Marketers have used focus groups to get feedback from real consumers for decades. But often, a focus group just reaffirms marketers’ beliefs or gives a distorted view of how customers really feel. The truth is that focus group research often fails — or at least fails to deliver any groundbreaking insights.
What your focus group can’t tell you
Because of the nature of focus groups — a small sampling of people led in a group discussion by a moderator — a focus group cannot tell you about:
- Benchmarking. Benchmarking allows you to better leverage your marketing or R&D dollars and uncovers extreme data points, either to avoid negative response or capitalize on positive response.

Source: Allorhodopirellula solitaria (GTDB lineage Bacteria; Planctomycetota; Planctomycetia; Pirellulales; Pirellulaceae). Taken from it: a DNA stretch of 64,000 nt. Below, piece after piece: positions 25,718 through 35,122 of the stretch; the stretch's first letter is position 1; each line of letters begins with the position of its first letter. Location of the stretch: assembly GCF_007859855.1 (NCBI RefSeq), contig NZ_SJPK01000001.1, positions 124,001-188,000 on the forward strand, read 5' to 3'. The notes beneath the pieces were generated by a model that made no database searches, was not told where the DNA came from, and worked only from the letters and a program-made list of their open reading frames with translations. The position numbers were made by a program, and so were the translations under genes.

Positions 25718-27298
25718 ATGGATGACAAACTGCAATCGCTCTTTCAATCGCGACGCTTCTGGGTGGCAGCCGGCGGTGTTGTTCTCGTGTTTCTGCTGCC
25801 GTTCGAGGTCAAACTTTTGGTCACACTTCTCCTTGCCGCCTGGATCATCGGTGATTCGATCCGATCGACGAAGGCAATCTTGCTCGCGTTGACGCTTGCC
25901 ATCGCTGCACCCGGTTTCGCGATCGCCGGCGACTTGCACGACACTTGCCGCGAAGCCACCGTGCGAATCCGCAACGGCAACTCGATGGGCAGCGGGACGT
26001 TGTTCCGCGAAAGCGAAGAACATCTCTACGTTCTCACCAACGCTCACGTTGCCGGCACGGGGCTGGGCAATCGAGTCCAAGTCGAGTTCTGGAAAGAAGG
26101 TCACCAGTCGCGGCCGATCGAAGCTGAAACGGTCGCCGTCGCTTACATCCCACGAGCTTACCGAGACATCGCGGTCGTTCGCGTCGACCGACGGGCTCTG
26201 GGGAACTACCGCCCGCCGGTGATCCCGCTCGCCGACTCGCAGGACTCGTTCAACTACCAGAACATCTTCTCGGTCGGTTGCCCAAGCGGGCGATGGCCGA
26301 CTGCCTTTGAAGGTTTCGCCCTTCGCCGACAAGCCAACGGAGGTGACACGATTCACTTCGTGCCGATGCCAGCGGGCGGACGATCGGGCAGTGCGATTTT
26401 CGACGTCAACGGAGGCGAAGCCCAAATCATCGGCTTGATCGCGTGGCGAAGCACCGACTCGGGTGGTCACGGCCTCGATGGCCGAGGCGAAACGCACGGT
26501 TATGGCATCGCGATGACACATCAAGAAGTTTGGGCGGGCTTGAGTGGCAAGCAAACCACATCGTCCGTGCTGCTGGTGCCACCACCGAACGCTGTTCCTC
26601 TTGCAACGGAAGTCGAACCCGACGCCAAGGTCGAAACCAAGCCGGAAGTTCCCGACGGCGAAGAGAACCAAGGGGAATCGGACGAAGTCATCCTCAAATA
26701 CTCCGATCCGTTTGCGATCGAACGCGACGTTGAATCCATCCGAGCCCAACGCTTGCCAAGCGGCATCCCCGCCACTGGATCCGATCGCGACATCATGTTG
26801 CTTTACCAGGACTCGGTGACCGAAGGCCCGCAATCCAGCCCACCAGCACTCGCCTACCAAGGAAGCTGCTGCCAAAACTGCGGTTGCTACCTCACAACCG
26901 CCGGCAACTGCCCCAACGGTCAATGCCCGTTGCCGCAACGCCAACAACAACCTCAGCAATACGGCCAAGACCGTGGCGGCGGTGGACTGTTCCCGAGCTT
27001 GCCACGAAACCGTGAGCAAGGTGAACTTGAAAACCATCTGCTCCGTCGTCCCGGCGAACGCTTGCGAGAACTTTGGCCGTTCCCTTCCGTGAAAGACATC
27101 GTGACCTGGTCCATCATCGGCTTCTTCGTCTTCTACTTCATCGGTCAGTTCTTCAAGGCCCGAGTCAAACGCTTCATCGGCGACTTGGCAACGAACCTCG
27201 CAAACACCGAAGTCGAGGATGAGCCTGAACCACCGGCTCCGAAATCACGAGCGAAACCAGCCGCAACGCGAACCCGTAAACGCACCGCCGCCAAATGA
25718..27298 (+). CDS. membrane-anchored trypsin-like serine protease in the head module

- Personality. You can fill your focus group with young women, but if you want to target compassionate young women, you’re going to need something other than a focus group to find them effectively.
- Trends. Focus groups provide you with detailed information that is frozen in time. You get a one-time snapshot of a group’s response, but this doesn’t allow you to see trends.
- Unaffected Responses. Probably the most significant drawback to focus groups is that the participants’ responses are greatly affected by two parties: the moderator and dominant voices. Research studies on interviewer/response bias have appeared since 1955, and the moderator’s attitudes and behavior can have a significant effect on the group.
Segment your audience in hours — not weeks or months — all without asking questions. Craft campaigns and products that appeal to their personalities and unique interests.